Worn birfs breakage-prone?

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May 26, 2005
If you have broken or seen a broken birf, and inspected the cup, were there typical wear marks in the ball channels? Any other signs of wear? How much mileage on the birf? Tire size? Extreme gearing or power?

I'm investigating a theory that the birfields are more prone to breakage when worn. This was brought up in a recent thread, and after searching I can't find a whole lot of the specific info I crave. The theory is that the balls get stuck in the wear marks when turning under power, and something has to give. The other theory is that the birfield is weak and can explode at any time. For my purposes I will personally discount cases of birfs breaking due to seriously increased stress, i.e; tires over 37", high horsepower powerplants, and/or extremely low gear ratios in t-case or axle, but I'd still like to hear about them.

A new tight birf is stronger than a loose one. The wear happens first in the center of the ball grooves, where the balls ride when the wheels are straight, if you run your finger over the ball grooves on a worn out one you can feel the wear groove or divot. When the steering wheel is turned the balls bind when forced across the divots, then pop out slamming into the cage making the clicking noise. That slamming puts divots in the cage, making it looser, sooner or later something fails.

When we off road raced we dye crack tested, polished then shot peened all the surfaces but the ball grooves on our CV joints to eliminate stress risers. Don't know if it did any good but it made us feel better!
It's only common sense that a worn birfield is going to be weaker than a new birfield. Most of us are driving on birfields with a lot of mileage. The newest US 80s are now pushing 10 years old. All birfs wear in the normal course of use. Just because of this, most broken birfs are going to be worn birfs.

I think a couple of the important concepts to understand is that 1) the birfields can be subjected to maxium stress when the front diff is locked and the steering wheel is turned to the stops and 2) the stock engine and gearing can produce enough torque to break a birfield. So, be careful how much throttle you use when you are in a situation where you have the front locked and are steering at severe angles.

Also try to avoid the situation where you are spinning the front tires with the front diff locked. If and when the front tires hook up and get traction, the sudden torque spike can do the nasty deed. Worst case may be diffs locked up, steering wheel cranked all the way over, front wheels spinning and bouncing, and finally getting a good bite on firm ground.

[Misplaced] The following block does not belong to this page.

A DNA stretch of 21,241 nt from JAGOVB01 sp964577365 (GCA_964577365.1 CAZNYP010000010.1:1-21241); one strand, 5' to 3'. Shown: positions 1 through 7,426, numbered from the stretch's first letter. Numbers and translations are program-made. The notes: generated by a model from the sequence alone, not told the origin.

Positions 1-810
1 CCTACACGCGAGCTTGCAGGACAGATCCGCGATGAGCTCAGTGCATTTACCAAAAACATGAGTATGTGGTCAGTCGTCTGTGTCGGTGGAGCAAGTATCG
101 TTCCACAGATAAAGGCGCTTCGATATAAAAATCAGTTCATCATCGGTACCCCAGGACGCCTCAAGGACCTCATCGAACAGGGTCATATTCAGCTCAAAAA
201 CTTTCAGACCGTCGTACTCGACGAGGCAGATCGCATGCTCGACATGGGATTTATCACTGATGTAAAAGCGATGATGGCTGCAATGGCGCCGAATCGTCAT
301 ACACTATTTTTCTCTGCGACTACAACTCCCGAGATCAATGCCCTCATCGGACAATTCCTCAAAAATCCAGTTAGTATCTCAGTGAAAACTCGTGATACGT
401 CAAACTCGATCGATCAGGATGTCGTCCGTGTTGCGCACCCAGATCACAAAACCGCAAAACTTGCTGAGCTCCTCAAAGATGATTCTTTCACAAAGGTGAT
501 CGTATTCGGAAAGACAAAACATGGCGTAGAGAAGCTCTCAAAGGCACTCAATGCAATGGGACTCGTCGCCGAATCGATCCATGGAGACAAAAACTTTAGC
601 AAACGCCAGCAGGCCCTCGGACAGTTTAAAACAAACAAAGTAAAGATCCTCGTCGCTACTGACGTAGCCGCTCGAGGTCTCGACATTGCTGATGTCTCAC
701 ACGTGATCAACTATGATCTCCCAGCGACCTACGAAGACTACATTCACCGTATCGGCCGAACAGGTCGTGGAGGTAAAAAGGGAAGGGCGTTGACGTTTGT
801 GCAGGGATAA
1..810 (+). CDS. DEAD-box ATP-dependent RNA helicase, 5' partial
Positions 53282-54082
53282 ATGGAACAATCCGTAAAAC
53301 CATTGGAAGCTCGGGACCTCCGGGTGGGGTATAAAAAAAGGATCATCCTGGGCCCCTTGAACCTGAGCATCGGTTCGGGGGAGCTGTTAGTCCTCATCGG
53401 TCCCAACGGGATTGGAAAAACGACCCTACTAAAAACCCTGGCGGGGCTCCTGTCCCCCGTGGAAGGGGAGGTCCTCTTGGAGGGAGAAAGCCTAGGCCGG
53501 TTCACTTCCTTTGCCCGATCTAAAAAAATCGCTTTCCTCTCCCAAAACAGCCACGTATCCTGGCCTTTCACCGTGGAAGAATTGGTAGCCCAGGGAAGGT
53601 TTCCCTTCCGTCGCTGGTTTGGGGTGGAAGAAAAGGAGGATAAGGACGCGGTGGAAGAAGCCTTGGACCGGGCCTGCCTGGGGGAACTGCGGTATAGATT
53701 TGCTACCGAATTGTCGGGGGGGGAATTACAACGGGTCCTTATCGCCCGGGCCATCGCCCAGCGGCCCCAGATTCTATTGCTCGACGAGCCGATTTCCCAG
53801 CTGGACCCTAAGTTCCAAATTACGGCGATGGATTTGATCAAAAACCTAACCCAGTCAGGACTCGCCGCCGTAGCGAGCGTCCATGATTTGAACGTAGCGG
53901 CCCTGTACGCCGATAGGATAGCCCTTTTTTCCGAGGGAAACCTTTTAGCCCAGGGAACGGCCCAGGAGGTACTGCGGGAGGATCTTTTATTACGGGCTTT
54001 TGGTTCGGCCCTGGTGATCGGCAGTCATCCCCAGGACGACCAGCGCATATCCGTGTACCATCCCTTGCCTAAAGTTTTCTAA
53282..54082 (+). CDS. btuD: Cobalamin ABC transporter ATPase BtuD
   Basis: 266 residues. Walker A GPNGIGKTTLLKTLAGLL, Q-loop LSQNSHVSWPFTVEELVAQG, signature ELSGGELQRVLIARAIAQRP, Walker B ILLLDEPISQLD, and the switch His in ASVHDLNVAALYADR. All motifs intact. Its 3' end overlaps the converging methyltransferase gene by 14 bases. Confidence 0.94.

Another gotcha can occur if a front wheel is wedged, say under an overhanging rock. If you just keeping pressing harder on the gas to try and get going you might again break the birf.

If the thought of a broken birfield is making you concerned, then buy a spare, along with the tools and misc parts necessary to replace, and pack it along with you when you are offroad. If you haven't already done so, best do a repack job at home, so you know what to expect if you have to do same on the trail.
I have several spares, and have done all the maintenance. The birfs on the truck have less than 75,000 miles on them and no visible wear. I'm a curious guy, and also somewhat intimidated by all the talk about how dangerous it is to drive a truck with a birfield. My thought is that because there are thousands of people telling stories here, the actual risk of breaking a birf in good condition is minimal, and the reputation they have might be somewhat unjustified. I wouldn't expect a U-joint in a Dana 60 to last 200,000 miles, and if one did I wouldn't trust it in a locked/turned/wedged situation.
I'm just curious if anyone's broken a birfield that was in good condition.

I think only christo has broken brand new ones from the factory. he was in Hell John in the dakotas a couple of years ago. It was in the short bus, 38.5 tires, bad angles. later robbie
not to hijack this thread, but what about if you can't find or feel wear marks, but have a definite click, I searched quite a while and it seems like there is a dozen theories as to when there is too much wear i.e. you should be changing the birf due to a 1/32 deep groove or 1/16 deep groove...:confused:
In almost all 80 series broken birfield instances the vehicle was in a bad situation and/or had tires much larger than stock and in some cases an engine with significantly more power than stock. That does not mean that it is not possible to break one in a stock truck but you have to try pretty hard to do it.
Worn examples that are making noise are, in my view, a ticking time-bomb regardless of how the vehicle is operated.

Solid OEM birfs in a vehicle with smaller than 35 inch tires would be difficult (but not impossible) to break unless one was deliberately trying to do so.

-Spike- said:
My thought is that because there are thousands of people telling stories here, the actual risk of breaking a birf in good condition is minimal, and the reputation they have might be somewhat unjustified.

Agreed. Some people will rationalize anything. Worn parts of any kind are more prone to failure and as Rich pointed out, there are very few 80's on the road with less than 100k miles. Most 80s are pushing 200k miles and those that had neglected birfields by the PO and are now getting wheeled by us..... well, they are going to break things and the birfield is one of those things that will break.


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